|Is Deutsche Bank the next Lehman? Shouldn't new rules avert the next Lehman-like crisis?|
Deutsche Bank is the target this month, the subject of widespread concern about which large financial institution could be the next to fail--even after politicians and regulators had imposed new rules, stress tests and capital requirements to minimize another Lehman-like implosion.
What explains this concern?
Much of it followed the U.S. Government's announcement that it intends to fine the bank $14 billion for mortgage-crisis improprieties. Can a bank with equity capital of about $70 billion absorb such a substantial payout? Does it have enough leverage to negotiate a much-lower settlement? These are similar to the big penalty payments other big banks have paid in the wake of the problems mortgage securities contributed to the mid-2000's crisis.
Now there is anxiety about the bank's health. Some gauge it might not be able to manage fine payouts or at least convince the Government to reduce the penalty and settle for something less.
In the world of financial institutions, concern about the solvency of an important player, counterparty or market participant often leads to anxiety and often unsubstantiated rumors that could be true or may not be. For the institutions that trade with it, lend it money, deposit funds or clear and process its securities, they prefer not to be caught off guard. They flee. And when they flee en masse, the institution singled out struggles to survive. When the run is on, days of survival can be counted. They end up getting acquired or winding down.
But Deutsche Bank, a Germany-based powerhouse tightly interwoven into the global financial system and in such size that the numbers are unthinkably large?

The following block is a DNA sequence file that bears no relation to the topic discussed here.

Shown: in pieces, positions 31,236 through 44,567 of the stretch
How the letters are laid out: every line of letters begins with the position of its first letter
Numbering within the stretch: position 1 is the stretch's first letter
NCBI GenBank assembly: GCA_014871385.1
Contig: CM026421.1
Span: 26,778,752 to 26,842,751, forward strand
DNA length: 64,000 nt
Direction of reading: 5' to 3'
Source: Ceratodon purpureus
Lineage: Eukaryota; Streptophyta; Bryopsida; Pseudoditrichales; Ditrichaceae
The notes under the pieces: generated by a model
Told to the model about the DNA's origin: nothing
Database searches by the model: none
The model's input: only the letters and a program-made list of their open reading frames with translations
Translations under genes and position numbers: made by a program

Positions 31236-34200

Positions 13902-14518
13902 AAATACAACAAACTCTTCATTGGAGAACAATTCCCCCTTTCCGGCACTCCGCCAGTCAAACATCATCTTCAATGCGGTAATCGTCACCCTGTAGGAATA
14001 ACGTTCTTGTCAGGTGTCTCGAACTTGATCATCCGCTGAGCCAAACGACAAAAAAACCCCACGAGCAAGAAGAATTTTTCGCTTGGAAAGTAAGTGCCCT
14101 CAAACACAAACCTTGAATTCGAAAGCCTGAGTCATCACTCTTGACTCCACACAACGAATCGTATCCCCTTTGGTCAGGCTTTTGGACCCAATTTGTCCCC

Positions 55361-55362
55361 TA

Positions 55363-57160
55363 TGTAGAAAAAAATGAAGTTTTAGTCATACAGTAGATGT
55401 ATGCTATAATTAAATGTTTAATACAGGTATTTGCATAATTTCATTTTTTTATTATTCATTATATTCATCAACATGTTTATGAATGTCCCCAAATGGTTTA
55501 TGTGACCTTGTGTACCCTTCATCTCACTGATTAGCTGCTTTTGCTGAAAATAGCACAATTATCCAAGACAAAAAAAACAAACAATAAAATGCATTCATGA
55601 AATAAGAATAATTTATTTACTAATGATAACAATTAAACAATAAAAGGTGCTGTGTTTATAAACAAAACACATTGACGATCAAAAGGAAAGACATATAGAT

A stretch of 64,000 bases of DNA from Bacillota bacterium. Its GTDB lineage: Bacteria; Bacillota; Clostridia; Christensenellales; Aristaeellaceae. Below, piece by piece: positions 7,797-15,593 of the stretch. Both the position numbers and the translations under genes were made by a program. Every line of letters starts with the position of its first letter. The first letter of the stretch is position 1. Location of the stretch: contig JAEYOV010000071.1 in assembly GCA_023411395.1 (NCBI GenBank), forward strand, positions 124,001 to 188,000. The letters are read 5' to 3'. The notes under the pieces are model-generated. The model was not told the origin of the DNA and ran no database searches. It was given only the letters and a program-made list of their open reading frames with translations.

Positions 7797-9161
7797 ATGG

In the years since the crisis, legislators and regulators implemented layers of rules to eliminate the occurrence of another Lehman, to reduce the likelihood of runs on banks, and minimize the impact of unexpected market and credit losses. As if the current rules aren't enough, more rules are in draft and will come later. Think capital requirements, liquidity rules, stable-funding requirements, long-term-funding requirements, stress tests and orderly-wind-down scenario runs--all to ensure big institutions like, yes, Deutsche will survive every conceivable banking scenario.
So why are respectable hedge funds and other large institutions running scared, pulling funds out, canceling securities-trading arrangements, and withdrawing? Why is its stock price plummeting?
Wouldn't the capital and leverage ratios have hinted at certain risks? Wasn't the bank (or at least its U.S. operations) required to pass tests related to market, liquidity and credit risks and smooth liquidations?
And wouldn't regulators, who normally park themselves on floors of big banks for extended periods, not be aware of specific risks that could jeopardize the bank's existence?
What do the numbers suggest?
They tell part of the story. The bank meets most the standard regulatory requirements, but in some instances, barely.